My youngest, Amreen, had high-grade fever four days ago accompanied by few maculopapular rashes on her upper extremities and anorexia. She wasn't vomiting nor having a diarrhea but I noticed her stools were soft and mucoid. I only gave her paracetamol and a tepid sponge bath while closely monitoring her fever. On the 2nd day, I brought her to the nearest ER to get her labs done. Her CBC showed plain viral infection which can resolve on its own and be managed at home. She started to throw up her milk and her medications. I hate seeing her weak and irritable and refusing to eat. It tears my heart apart and I feel so anxious thinking it might be something else overlooked by her CBC. So at 2:00 AM yesterday, Jabar and I rushed her to the hospital (the hospital where I gave birth to her, where everyone was nice and calm. Love it here.) after an episode of vomiting and spiking fever.
Being a doctor who knows every step in the ER, the labs and the rationale of the management, I was supposed to be calm. Yes I was, but part of me gets anxious and uneasy every time my daughter cries and I can't tame her. She was dehydrated with poor skin turgor and crying without tears. I can't stand seeing her this way. Her initial CBC in the ER is still a viral picture, so the resident asked me if I will still admit the patient. I opted to admit her for rehydration and to lessen my anxiety and worry.
Here are my reflections while we were at the ER yesterday morning:
1.) There's a valid reason for a mom who brought her child to the ER at 2 in the morning. She's not nag-iinarte lang. Every inquiry of an anxious mom must be addressed properly. Do not judge.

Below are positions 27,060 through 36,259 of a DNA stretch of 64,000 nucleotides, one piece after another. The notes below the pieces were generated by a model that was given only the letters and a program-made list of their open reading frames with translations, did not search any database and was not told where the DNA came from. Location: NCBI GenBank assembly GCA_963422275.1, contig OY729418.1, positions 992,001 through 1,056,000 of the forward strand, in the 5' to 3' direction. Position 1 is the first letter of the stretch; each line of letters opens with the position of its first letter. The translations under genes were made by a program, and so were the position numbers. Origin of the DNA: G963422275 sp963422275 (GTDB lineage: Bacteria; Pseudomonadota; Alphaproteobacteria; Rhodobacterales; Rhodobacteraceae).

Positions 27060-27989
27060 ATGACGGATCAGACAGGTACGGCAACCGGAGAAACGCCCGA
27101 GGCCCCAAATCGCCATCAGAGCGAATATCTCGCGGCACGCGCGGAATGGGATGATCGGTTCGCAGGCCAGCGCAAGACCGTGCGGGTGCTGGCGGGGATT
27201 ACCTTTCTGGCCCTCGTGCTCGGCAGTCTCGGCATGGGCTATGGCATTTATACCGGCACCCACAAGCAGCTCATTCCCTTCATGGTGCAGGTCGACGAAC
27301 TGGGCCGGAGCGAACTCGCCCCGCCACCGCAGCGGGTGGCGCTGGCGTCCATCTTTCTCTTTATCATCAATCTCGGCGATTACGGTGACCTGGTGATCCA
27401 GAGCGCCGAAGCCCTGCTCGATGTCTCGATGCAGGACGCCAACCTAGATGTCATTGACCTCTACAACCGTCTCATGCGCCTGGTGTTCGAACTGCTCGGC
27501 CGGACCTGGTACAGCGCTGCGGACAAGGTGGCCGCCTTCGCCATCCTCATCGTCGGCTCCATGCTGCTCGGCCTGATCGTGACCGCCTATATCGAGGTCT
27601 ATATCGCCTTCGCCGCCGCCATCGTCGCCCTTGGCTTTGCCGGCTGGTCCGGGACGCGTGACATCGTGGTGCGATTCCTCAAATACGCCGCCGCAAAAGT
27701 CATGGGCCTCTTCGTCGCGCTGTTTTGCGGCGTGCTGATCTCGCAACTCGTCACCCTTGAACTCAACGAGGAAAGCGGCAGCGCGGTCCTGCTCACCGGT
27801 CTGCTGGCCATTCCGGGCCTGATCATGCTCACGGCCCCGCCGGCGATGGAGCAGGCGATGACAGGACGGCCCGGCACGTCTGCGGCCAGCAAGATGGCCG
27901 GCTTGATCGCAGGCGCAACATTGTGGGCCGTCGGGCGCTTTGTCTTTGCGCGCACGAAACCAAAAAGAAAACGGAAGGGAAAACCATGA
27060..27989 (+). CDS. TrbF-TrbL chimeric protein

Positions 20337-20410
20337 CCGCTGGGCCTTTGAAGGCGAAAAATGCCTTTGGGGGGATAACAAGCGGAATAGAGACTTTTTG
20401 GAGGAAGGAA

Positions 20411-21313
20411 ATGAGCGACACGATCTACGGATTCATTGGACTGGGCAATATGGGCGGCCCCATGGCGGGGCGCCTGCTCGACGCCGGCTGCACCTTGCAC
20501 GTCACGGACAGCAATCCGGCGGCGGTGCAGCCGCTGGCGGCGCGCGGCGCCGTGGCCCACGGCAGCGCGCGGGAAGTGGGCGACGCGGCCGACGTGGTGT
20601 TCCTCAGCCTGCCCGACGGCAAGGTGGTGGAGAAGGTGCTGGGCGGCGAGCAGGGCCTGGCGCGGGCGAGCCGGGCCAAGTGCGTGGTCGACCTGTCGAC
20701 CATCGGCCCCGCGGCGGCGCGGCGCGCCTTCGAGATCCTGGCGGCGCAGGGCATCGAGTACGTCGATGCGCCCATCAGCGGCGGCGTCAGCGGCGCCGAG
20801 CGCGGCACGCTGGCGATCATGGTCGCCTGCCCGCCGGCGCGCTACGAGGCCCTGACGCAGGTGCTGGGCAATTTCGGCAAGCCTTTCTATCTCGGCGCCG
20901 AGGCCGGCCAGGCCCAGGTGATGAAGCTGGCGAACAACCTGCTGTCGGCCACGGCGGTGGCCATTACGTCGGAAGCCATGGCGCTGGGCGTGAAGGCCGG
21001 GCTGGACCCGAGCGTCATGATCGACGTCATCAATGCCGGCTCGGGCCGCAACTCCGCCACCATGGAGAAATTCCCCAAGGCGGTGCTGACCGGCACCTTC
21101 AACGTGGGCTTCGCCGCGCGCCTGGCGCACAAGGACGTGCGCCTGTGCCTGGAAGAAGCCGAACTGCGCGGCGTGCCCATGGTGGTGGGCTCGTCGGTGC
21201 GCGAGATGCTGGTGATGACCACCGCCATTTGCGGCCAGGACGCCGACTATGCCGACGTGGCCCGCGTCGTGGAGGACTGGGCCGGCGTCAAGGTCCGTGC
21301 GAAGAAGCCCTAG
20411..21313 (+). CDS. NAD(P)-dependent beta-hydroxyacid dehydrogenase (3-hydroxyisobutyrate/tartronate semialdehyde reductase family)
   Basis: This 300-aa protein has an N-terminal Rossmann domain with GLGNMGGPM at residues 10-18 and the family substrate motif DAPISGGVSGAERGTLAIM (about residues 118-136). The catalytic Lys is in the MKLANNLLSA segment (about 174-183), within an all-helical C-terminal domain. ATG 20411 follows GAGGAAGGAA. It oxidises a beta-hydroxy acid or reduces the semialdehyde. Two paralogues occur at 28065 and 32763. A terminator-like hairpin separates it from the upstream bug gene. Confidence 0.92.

2.) Every single staff in a hospital contributes to the entire hospital experience of a patient, from the security guard who opens the ER door to the nurse manning the triage area and the housekeeping staff. Being courteous and nice is valuable beyond estimation. Kindness must be the universal trait.
3.) Stellar clerks who have lots of repeating questions are annoying. Hahaha! Especially when you were asked the same question by the nurses and residents already. I appreciate the detailed history taking though. Good job, kid!
4.) Pedia residents and clerks should not be doing rounds to non-toxic patients especially during midnight when the baby is fast asleep. Hirap na hirap ako magpatulog nyan tapos gigisingin nyo lang! Hahaha! Really. I'm sure they'd opt to sleep either. Been there done that, 1:00 am rounds to pedia patients during clerkship. Inis na inis pala ang mga nanay sa amin! Why do we do that again?? Lol!
Alhamdulillah Amreen's fever abated now and her appetite is returning. But her body is covered with rashes, she looks so pitiful. Breaks my heart. The attending just had her rounds and her final diagnosis is Roseola infantum and we're bound for discharge today. Yay!
I passed the residency qualifying exam of the hospital where I applied and my 2-week pre-res will start tomorrow and here I am in the hospital trying to "study". I'll be starting with a 24-hour duty in the ER so wish me all the best of lucks in the world!!!! Hahahha! Bismillahir rahmaanir raheem.